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African iron overload is a condition that involves absorption of too much iron from the diet. The excess iron is stored in the body's tissues and organs, particularly the liver, bone marrow, and spleen. Humans cannot increase the excretion of iron, although some iron is lost through bleeding or when cells of the intestine (enterocytes) are shed at the end of the cells' lifespan. Iron levels in the body are primarily regulated through control of how much iron is absorbed from the diet.
African iron overload results from a diet high in iron. It is particularly associated with consumption of a traditional African beer that contains dissolved iron from the metal drums in which it is brewed. Some evidence suggests that a genetic predisposition to absorbing too much iron may also be involved.
In African iron overload, excess iron typically accumulates in liver cells (hepatocytes) and certain immune cells called reticuloendothelial cells. Reticuloendothelial cells include macrophages in the bone marrow and spleen and Kuppfer cells, which are specialized macrophages found in the liver. Kuppfer cells and other macrophages help protect the body against foreign invaders such as viruses and bacteria.
When too much iron is absorbed, the resulting iron overload can eventually damage tissues and organs. Iron overload in the liver may lead to chronic liver disease (cirrhosis) in people with African iron overload. Cirrhosis increases the risk for developing a type of liver cancer called hepatocellular carcinoma. Iron overload in immune cells may affect their ability to fight infections. African iron overload is associated with an increased risk of developing infections such as tuberculosis.
People with African iron overload may have a slightly low number of red blood cells (mild anemia), possibly because the iron that accumulates in the liver, bone marrow, and spleen is less available for production of red blood cells. Affected individuals also have high levels of a protein called ferritin in their blood, which can be detected with a blood test. Ferritin stores and releases iron in cells, and cells produce more ferritin in response to excess amounts of iron.
African iron overload is common in rural areas of central and southern Africa; up to 10 percent of the population in these regions may be affected. Men seem to be affected more often than women, possibly due to some combination of differences in dietary iron consumption and gender differences in the processing of iron.
The prevalence of increased iron stores in people of African descent in other parts of the world is unknown; however, these individuals may be at higher risk of developing mildly increased iron stores than are people of European background.
African iron overload was first noted in rural central and southern African populations among people who drink a traditional beer brewed in uncoated steel drums that allow iron (a component of steel) to leach into the beer. However, not all individuals who drink the beer develop African iron overload, and not all individuals of African descent with iron overload drink the beer. Therefore, researchers are seeking genetic differences that affect the risk of developing this condition.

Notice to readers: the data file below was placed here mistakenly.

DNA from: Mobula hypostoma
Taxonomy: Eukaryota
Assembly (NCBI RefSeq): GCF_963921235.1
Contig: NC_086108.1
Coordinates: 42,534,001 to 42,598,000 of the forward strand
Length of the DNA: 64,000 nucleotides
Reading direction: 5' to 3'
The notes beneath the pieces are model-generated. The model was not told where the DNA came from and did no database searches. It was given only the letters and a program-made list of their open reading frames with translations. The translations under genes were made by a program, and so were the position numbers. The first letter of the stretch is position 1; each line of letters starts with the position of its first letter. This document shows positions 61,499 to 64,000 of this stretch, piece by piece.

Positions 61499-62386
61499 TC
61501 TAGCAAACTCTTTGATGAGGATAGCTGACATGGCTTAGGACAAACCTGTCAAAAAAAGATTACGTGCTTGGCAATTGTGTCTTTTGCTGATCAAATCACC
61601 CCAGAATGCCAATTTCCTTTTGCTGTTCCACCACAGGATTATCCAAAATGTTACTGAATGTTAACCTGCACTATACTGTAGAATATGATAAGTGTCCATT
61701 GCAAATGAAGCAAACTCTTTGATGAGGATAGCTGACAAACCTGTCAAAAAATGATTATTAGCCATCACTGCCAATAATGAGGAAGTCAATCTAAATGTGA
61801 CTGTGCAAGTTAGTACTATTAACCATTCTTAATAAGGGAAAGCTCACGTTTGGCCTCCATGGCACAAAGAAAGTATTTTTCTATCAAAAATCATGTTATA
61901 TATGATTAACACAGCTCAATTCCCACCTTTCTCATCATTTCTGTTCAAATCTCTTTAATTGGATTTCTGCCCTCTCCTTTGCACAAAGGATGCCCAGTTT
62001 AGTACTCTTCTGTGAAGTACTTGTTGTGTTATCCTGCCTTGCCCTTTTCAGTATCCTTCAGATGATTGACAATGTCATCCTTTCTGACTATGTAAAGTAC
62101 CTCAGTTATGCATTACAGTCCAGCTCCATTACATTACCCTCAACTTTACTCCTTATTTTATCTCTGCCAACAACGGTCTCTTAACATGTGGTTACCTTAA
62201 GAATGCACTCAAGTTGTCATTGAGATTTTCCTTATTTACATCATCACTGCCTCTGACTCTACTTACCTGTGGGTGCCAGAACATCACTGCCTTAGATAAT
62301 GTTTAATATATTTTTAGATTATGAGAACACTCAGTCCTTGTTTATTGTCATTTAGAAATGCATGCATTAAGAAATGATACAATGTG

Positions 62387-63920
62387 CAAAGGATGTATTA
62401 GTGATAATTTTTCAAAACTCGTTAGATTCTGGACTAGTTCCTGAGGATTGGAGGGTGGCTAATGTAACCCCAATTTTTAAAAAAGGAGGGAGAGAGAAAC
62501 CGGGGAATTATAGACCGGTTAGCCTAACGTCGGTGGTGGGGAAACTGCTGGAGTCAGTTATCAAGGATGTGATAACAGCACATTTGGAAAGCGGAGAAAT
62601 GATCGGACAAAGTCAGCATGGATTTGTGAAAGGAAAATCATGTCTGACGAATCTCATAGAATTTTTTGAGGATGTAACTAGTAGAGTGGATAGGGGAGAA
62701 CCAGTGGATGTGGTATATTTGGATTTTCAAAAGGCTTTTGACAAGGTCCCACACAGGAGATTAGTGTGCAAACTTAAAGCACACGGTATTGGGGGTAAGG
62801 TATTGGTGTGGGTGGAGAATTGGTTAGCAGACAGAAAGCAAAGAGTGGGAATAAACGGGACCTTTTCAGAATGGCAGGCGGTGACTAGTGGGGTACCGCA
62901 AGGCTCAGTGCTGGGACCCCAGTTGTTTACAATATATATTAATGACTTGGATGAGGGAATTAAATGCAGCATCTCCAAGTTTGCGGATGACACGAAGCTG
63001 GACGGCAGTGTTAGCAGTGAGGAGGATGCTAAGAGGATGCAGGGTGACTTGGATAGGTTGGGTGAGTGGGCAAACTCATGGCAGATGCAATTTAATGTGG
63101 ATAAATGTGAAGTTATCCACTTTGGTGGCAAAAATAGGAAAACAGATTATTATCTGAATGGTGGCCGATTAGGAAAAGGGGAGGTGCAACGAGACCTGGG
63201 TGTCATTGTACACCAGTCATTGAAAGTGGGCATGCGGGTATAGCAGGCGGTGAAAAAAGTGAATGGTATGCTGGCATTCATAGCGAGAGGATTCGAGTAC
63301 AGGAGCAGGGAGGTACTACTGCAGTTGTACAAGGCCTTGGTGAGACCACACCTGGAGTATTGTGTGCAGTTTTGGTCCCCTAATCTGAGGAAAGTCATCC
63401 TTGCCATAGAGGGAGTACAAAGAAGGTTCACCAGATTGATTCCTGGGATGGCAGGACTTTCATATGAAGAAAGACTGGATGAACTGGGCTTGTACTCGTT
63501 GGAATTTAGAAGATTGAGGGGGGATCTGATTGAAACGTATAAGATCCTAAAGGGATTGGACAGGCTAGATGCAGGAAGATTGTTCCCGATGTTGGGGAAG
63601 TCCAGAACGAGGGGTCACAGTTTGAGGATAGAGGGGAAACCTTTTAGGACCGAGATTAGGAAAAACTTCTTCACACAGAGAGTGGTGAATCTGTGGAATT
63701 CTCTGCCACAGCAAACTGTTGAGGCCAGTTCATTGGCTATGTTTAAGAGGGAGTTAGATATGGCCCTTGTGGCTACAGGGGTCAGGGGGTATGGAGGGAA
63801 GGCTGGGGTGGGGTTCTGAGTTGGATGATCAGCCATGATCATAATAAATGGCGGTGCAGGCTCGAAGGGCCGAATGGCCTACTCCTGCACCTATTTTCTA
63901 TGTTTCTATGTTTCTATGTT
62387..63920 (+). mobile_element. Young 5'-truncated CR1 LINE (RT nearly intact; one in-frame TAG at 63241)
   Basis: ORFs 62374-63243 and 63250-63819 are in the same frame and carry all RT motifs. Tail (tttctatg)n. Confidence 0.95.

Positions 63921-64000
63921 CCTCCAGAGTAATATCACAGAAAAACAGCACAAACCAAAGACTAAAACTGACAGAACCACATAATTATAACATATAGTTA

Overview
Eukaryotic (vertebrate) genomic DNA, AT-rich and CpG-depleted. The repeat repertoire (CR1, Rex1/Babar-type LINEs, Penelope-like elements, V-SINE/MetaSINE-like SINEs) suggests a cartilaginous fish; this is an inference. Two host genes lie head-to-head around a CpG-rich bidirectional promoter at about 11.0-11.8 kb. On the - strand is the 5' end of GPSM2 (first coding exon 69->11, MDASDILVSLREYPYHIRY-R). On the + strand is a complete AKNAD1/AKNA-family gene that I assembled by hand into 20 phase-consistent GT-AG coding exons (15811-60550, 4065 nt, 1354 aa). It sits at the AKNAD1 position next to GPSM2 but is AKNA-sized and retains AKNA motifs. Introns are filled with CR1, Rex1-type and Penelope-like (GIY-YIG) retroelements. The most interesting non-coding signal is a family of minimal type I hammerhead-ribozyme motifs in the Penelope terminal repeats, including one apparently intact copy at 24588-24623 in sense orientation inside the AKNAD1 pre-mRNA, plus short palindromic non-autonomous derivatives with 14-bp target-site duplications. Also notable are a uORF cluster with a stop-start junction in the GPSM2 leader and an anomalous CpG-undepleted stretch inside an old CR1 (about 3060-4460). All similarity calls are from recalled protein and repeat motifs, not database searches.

Some studies have indicated that a variation in the SLC40A1 gene increases the risk of developing increased iron stores in people of African descent. This variation is found in 5 to 20 percent of people of African descent but is not generally found in other populations.
The SLC40A1 gene provides instructions for making a protein called ferroportin. This protein is involved in the process of iron absorption in the body. Iron from the diet is absorbed through the walls of the small intestine. Ferroportin then transports iron from the small intestine into the bloodstream, and the iron is carried by the blood to the tissues and organs of the body. Ferroportin also transports iron out of reticuloendothelial cells in the liver, spleen, and bone marrow. The amount of iron absorbed by the body depends on the amount of iron stored and released from intestinal cells and macrophages.
The SLC40A1 gene variation that some studies have associated with increased iron stores in people of African descent may affect the way ferroportin helps to regulate iron absorption in the body. However, researchers suggest that this variation is not associated with most cases of African iron overload.
Changes in this gene are associated with African iron overload.
African iron overload seems to run in families, and high iron in a family's diet seems to be the major contributor to development of the condition. There also may be a genetic contribution, but the inheritance pattern is unknown. People with a specific variation in the SLC40A1 gene may inherit an increased risk of this condition, but not the condition itself. Not all people with this condition have the variation in the gene, and not all people with the variation will develop the disorder.
These resources address the diagnosis or management of African iron overload and may include treatment providers.
You might also find information on the diagnosis or management of African iron overload in Patient support (http://www.ghr.nlm.nih.gov/condition/african-iron-overload/show/Patient+support).
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You may find the following resources about African iron overload helpful. These materials are written for the general public.
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anemia ; bacteria ; bone marrow ; cancer ; carcinoma ; chronic ; cirrhosis ; excretion ; gene ; genetic predisposition ; hepatocellular carcinoma ; inheritance ; inheritance pattern ; intestine ; iron ; liver cancer ; population ; predisposition ; prevalence ; protein ; tuberculosis
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